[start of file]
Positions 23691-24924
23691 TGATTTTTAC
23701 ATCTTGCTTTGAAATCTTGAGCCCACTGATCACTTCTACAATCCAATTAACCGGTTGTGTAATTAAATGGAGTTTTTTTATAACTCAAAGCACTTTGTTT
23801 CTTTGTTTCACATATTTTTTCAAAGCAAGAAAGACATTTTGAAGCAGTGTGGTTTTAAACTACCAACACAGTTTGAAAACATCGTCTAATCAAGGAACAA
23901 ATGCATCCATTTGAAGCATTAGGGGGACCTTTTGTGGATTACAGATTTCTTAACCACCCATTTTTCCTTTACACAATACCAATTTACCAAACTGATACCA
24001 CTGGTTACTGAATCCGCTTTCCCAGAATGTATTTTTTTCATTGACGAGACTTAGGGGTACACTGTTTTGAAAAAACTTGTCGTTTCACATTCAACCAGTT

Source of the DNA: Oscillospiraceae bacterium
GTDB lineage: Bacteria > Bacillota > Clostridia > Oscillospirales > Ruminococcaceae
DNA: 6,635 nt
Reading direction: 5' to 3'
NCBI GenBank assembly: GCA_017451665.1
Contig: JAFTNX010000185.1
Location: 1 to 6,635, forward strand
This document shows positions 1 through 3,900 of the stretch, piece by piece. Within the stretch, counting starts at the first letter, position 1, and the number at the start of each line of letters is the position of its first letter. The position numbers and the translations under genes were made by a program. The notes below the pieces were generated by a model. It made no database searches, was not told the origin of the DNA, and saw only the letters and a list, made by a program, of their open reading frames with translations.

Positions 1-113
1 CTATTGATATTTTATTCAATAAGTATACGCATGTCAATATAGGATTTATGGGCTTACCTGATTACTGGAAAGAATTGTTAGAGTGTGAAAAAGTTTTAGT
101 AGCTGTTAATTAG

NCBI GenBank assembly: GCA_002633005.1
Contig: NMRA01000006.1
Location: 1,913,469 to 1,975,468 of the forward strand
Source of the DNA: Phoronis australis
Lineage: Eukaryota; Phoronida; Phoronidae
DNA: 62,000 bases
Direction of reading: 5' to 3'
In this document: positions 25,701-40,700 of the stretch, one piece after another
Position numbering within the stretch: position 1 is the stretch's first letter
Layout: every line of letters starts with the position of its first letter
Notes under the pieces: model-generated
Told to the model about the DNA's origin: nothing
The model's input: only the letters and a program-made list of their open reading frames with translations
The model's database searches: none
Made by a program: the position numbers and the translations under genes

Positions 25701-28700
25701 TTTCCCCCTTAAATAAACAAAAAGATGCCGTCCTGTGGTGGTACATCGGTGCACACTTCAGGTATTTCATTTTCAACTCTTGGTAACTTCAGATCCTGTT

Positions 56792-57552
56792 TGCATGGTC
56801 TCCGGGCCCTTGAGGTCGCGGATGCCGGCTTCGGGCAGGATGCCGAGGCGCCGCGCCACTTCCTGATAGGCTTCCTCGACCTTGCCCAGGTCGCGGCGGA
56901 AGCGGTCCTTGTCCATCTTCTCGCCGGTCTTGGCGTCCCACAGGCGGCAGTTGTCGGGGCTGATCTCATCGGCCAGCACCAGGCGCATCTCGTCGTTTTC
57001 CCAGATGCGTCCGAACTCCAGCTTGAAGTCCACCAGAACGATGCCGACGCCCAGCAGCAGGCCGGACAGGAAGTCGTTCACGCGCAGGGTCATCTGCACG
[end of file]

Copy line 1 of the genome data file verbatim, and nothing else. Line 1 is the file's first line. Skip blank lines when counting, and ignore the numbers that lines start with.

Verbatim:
Positions 23691-24924